A federal judge last month turned down a request from Binance founder Changpeng “CZ” Zhao to travel to the United Arab Emirates, despite Zhao offering his $4.5 billion Binance equity as a security guarantee.
Zhao, who had pleaded guilty to charges related to the anti-money laundering at the world’s largest cryptocurrency exchange, is currently out on a $175 million release bond in the U.S. Binance agreed to pay $4.3 billion in penalties in the case. He is scheduled for sentencing in February and could face up to 18 months in prison.
In a letter dated December 22 to Judge Richard Jones, Zhao’s legal team requested permission for him to travel to Abu Dhabi from January 4 for one to four weeks. The purpose of the travel was to attend to a person undergoing hospitalization and surgery, whose identity remains undisclosed in the court documents.
The letter, which also had details of the medical procedure redacted, noted that federal prosecutors did not consent to Zhao’s request. Judge Jones conducted a closed hearing on Dec. 29 and subsequently denied Zhao’s request to travel, as indicated by court records.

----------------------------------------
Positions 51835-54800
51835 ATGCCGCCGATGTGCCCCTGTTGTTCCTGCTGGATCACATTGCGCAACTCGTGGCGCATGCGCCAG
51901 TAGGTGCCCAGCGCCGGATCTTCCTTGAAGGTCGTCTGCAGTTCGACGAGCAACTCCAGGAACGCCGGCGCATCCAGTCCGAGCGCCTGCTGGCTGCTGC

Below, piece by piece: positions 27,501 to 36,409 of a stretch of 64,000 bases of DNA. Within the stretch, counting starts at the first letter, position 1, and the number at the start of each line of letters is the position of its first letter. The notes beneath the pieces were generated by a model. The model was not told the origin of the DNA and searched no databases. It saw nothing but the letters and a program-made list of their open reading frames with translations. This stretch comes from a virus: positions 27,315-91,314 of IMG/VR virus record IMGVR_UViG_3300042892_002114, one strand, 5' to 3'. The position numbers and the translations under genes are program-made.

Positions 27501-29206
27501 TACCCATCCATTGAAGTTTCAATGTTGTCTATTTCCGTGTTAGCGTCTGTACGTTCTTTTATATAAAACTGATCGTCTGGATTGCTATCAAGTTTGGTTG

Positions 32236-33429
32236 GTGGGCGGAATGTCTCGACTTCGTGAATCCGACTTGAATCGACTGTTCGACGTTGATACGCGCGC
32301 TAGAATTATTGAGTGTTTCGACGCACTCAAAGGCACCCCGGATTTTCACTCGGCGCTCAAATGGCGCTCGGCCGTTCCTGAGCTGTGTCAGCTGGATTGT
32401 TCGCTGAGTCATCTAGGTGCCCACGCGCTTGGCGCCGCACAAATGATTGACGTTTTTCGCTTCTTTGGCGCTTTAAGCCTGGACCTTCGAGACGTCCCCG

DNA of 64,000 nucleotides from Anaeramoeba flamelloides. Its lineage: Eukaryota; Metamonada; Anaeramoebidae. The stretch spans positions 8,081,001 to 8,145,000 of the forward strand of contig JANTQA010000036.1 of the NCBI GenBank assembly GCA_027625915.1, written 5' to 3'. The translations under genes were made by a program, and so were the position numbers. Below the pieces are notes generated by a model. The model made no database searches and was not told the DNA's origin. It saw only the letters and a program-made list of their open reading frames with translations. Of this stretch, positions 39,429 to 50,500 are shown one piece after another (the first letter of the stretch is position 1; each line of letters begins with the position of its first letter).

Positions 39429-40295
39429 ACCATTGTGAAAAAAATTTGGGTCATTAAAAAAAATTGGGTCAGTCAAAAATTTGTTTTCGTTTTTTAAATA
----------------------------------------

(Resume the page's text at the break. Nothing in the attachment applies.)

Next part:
This was not the first time Zhao’s travel request was denied. Earlier in December, Judge Jones refused another application for travel to the UAE, citing Zhao’s “enormous wealth” and potential flight risk. The judge pointed out Zhao’s substantial overseas assets and lack of ties to the United States, along with his family residing in the UAE, as reasons for the decision.
Judge Jones’s order on December 7 stated, “The defendant has enormous wealth and property abroad, and no ties to the United States. His family resides in the UAE and it appears that he has favored status in the UAE. Under these circumstances, the Court finds that the defendant has not established by clear and convincing evidence that he is not likely to flee if he returns to the UAE.”
Zhao’s defense argues that he does not pose a flight risk, as previously determined by Judge Brian Tsuchida, and that the government has not provided adequate grounds for an appeal to overturn this finding. They elaborated on CZ’s visibility as a global public figure and his track record, including a lack of criminal history and the non-violent nature of his offenses, to argue against the necessity of him staying in the U.S. before sentencing.